j) How do collections of such systems work when they are in one single ensemble ? What if they are disparate ?
k) What are the basic experiments that have established these features/properties of the system? What was measured and how? Are tools available to measure them? What is the sensitivity?
l) Is there a “mathematical model” of the system that we can use to “predict behavior” ? why/why not ?
m) How does the system behavior over time ? short term – nanoseconds to seconds to minutes to hours
n) How does the system behave in different conditions of space, temperature, ambience, load, usage etc.
o) How can it be controlled to obtain “specific” behaviors? How do you keep it stable ? what happens when it fails ? Things can fail structurally (where the integrity of the structure/component fails) or behaviorally. What caused the failure ? Is the failure due to long-term cause/use or short-term? Was it a side-effect of other phenomena?

The above list assumes the “system” of interest is well-isolated. Usually there are a few things to keep in mind:

a) A “system” and its frame of reference (its boundary) in the physical world is a conceptual boundary for us to focus on things of interest. In the realworld, every physical entity is described by a multitude of models for different phenomena that may co-exist concurrently. The way to imagine this is: if you are going for your morning run – all the following apply to you – the law of gravitation keeps you on the road, friction helps you run, the laws of conservation of energy and momentum apply to you to control your speed, the laws of stress/strain guide the behavior of your limbs as they handle the impact of your footfalls etc.. You get the picture. For purposes of discussion on nutrition, we may only focus on one part, how much energy did you burn. Thus a number of “underlying assumptions”,¬† some explicit, some implicit guide the rest of the discussion. Elucidating and understand the assumptions is essential to any fruitful progress. The questions above have to asked regularly to establish the validity of these assumptions and there is nothing wrong in asking these questions.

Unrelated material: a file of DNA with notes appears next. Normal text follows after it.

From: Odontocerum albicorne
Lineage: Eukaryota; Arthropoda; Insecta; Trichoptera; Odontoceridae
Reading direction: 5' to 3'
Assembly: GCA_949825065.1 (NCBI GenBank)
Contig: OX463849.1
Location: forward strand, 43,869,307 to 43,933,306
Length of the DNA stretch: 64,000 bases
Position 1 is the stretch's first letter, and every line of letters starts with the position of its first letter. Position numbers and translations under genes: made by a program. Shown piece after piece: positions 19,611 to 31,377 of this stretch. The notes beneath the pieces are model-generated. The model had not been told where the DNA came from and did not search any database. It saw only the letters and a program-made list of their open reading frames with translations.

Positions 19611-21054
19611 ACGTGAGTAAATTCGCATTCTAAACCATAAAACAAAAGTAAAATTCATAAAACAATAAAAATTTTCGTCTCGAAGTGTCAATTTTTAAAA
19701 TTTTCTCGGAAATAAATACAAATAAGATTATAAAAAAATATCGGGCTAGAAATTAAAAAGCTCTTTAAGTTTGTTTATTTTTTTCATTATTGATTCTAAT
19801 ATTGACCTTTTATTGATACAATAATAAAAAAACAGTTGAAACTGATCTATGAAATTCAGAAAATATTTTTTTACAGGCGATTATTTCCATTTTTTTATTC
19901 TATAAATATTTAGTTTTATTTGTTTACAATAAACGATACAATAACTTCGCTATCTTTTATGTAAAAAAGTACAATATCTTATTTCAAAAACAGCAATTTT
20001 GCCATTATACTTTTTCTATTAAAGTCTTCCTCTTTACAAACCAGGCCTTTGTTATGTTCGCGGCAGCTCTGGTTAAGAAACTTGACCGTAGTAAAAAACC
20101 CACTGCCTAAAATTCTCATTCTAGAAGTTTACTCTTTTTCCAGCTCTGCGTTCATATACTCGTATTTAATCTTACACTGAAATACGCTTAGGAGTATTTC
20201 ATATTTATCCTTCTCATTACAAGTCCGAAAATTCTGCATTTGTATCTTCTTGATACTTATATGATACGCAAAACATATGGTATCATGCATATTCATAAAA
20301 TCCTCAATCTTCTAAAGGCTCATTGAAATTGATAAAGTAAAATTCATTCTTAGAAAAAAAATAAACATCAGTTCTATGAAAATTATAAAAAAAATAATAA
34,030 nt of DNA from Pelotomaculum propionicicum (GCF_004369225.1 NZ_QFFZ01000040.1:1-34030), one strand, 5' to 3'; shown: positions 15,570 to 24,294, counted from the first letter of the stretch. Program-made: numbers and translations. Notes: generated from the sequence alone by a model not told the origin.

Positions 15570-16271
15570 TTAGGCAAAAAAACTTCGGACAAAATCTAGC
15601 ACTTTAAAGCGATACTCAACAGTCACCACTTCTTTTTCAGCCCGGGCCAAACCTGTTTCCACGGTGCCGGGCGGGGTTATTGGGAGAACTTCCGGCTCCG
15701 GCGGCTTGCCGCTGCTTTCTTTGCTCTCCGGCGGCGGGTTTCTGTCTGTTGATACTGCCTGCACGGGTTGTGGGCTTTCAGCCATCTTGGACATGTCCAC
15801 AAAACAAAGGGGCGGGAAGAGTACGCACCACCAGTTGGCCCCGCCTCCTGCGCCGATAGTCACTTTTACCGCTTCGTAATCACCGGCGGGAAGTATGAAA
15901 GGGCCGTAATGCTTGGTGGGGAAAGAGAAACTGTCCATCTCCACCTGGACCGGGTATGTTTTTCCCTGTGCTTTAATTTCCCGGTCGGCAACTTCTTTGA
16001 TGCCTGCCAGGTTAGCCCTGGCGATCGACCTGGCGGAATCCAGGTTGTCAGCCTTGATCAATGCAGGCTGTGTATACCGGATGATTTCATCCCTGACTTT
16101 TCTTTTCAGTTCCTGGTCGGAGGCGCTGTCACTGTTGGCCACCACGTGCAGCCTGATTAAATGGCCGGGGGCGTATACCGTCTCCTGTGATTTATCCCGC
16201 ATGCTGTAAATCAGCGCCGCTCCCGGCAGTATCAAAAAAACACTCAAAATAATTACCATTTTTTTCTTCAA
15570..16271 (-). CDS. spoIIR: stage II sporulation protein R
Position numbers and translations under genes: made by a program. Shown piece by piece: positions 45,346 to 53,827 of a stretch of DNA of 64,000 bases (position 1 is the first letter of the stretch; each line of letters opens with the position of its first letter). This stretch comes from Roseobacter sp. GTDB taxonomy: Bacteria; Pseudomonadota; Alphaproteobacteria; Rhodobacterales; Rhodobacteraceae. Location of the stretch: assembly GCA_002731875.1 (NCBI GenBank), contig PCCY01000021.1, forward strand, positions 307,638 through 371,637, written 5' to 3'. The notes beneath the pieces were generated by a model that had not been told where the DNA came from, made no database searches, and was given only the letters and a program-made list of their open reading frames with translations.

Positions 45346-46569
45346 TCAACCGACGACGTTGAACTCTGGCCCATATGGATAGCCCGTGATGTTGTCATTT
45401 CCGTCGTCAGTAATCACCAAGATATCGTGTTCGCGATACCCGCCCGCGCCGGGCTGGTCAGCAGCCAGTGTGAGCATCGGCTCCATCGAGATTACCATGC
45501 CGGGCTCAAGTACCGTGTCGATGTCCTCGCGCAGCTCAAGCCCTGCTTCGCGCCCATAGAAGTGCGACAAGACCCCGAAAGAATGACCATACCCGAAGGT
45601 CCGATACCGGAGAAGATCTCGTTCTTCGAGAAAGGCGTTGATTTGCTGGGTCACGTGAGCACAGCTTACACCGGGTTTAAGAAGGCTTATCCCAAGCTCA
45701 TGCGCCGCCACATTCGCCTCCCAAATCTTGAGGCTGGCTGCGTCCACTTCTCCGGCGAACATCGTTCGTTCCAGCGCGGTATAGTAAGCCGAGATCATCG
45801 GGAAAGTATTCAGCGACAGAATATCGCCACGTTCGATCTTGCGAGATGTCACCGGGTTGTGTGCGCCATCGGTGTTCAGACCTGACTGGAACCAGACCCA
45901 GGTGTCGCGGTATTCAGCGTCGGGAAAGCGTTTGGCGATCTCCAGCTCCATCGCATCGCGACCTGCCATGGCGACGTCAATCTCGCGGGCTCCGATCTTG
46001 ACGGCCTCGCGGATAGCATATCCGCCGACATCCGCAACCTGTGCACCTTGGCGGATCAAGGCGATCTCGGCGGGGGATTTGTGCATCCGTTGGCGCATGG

b) Computational systems – such as software and the like – and other “symbol systems” are abstract creations – which exhibit similar conceptual structure but may not be bounded by similar laws – though they may have inherent laws of their own. They are unbounded in that sense. When physical systems are modelled computationally, one has to realize what assumptions one is making and what one is not (explicitly or implicitly). Any computational system has to be physically realized in a device – such as an abacus and depending on its tasks may be limited by the applicable physical laws.

c) Technological systems around us are a combination of the above two consisting of various components and interactions and include humans in the loop giving rise to immense complexity.

Concluding Remarks

Finally, the above framework also applies to the humanities (Actually creative writing and such exploit a set of stock characters, themes, tropes as components and basic motifs, journalism has its own rules etc.), history, social sciences, economics etc. Each  field however differs in its objective for setting up the framework, its rigor, its basic language to describe these primitives etc. but the underlying structure is sort of similar. Understanding this implicit structure of knowledge and armed with the stock list of questions above, one can meaningfully pursue on ones own effort to understand the world around us in our individual and collective terms.